Competition regulators in the USA will not oppose the proposed acquisition of rocket engine manufacturer Aerojet Rocketdyne by defence technology developer L3Harris.

During a 27 July quarterly earnings call, Christopher Kubasik, chief executive of L3Harris, said the US Federal Trade Commission (FTC) has decided to approve the takeover,

The FTC declines to comment about the claim by L3Harris, adding that it does not do so during investigations or if it does not intend to take enforcement action.

RS-25 big

Source: Aerojet Rocketdyne

Four RS-25 rocket engines will power the Boeing Space Launch System scheduled to return humans to the moon

“We were advised today that the FTC will not block our acquisition of Aerojet Rocketdyne. Therefore, we are moving forward to close the transaction on or about July 28,” Kubasik says.

The $4.7 billion deal will be financed with existing cash and cash raised by issuing new debt.

L3Harris announced its intention to acquire Aerojet last December. The move came after defence giant Lockheed Martin abandoned its earlier bid to purchase Aerojet amid antitrust opposition from the FTC.

“If the deal is allowed to proceed, Lockheed will use its control of Aerojet to harm rival defence contractors and further consolidate multiple markets critical to national security and defence,” the FTC said in a January 2022 court filing.

The agency said the action was the USA’s first litigated challenge to a defence industry merger in decades. Lockheed had offered to buy Aerojet for $4.4 billion.

Aerojet is the USA’s last independent producer of missile propulsion systems, according to the FTC. Its products are used by a range of aircraft and munitions manufacturers, including Boeing, Raytheon, Lockheed, Kratos and Northrop Grumman.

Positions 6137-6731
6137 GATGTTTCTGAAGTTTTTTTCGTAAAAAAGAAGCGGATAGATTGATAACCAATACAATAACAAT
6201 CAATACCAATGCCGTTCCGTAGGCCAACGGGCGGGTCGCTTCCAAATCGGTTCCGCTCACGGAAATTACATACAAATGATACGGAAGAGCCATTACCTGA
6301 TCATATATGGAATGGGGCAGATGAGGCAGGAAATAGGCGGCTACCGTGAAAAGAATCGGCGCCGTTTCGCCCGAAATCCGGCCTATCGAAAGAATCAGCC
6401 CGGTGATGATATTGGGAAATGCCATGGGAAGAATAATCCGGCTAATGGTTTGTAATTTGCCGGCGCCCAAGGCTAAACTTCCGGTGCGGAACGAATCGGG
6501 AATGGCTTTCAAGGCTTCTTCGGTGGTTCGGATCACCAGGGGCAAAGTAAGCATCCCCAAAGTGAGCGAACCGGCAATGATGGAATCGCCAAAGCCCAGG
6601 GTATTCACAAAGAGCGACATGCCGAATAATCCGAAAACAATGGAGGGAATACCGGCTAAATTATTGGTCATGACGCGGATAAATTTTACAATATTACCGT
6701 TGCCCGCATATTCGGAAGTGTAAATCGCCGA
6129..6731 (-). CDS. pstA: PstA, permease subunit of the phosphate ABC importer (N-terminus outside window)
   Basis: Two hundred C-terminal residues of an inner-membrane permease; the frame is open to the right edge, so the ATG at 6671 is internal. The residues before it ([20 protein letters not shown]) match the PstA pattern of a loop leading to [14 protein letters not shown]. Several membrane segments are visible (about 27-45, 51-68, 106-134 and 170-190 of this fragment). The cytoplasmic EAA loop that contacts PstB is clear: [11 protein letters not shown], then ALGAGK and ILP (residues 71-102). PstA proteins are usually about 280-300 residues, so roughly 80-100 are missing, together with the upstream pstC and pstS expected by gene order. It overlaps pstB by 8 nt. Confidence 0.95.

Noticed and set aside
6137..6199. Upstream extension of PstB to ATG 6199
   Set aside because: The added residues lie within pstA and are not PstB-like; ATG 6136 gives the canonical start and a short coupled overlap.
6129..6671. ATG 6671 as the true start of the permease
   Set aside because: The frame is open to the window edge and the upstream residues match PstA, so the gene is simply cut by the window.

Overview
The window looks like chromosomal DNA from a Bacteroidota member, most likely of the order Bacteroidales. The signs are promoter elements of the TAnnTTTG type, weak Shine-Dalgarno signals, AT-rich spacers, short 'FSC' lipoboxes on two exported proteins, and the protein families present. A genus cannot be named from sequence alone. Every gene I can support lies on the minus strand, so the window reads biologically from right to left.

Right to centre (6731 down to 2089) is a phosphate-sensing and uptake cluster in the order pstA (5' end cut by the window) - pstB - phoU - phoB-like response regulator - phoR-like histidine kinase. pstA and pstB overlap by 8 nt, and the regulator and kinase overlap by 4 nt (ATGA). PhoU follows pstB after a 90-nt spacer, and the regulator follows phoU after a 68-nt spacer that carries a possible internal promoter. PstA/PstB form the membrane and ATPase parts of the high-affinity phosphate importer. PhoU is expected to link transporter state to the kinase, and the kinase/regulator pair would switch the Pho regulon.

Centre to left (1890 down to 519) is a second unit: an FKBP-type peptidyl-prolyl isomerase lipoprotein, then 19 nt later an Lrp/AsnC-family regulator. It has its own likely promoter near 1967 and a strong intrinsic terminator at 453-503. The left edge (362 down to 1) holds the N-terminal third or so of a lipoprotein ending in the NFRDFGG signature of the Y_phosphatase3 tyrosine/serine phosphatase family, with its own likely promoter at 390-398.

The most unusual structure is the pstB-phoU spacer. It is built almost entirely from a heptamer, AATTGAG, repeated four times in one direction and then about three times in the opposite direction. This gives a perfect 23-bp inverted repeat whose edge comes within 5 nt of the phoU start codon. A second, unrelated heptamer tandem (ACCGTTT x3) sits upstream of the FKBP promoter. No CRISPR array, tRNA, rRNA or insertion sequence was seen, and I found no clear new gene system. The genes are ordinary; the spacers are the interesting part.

The company produces the RS-25 engine that powered NASA’s Rockwell Space Shuttle and propels the Boeing Space Launch System – the launch vehicle set to return humans to the moon under NASA’s Artemis programme. In June, Aerojet and NASA announced the successful completion of certification testing for the latest RS-25 variant that will power the Artemis V mission with improved performance, lower cost and a simplified design.

Aerojet Rocketdyne rocket booster test for hyperso

Source: Aerojet Rocketdyne

Aerojet Rocketydyne is also developing hypersonic engines, including one being tested on DARPA’s Hypersonic Air-breathing Weapon Concept

Aerojet rocket motors also power strategically important munitions, such as Lockheed-Raytheon’s Javelin anti-tank missiles and Raytheon’s Stinger anti-aircraft missiles.

The engine manufacturer is also a critical supplier in the Pentagon’s effort to advance hypersonic flight. Aerojet components power at least two developmental hypersonic missile programmes being overseen by the US Defense Advanced Research Projects Agency: the Hypersonic Air-breathing Weapon Concept and the Operational Fires missile.

Despite strong and growing demand for its products, Aerojet has struggled in recent years. The company has failed to meet production agreements, drawing criticism from the prime contractors it supplies, including Raytheon.

The acquisition by L3Harris is seen by the industry as a lifeline for the critical supplier.

Assistance has also come from the US government. In April, the Pentagon said it was providing Aerojet with $215 million to expand production and secure the supply chain for rocket motors critical to the US military.

“This critical investment will modernise rocket propellant and motor production in the United States,” said deputy secretary of defence Kathleen Hicks.

Aerojet blamed its production issues on supply chain disruptions and cost inflation following the Covid-19 pandemic.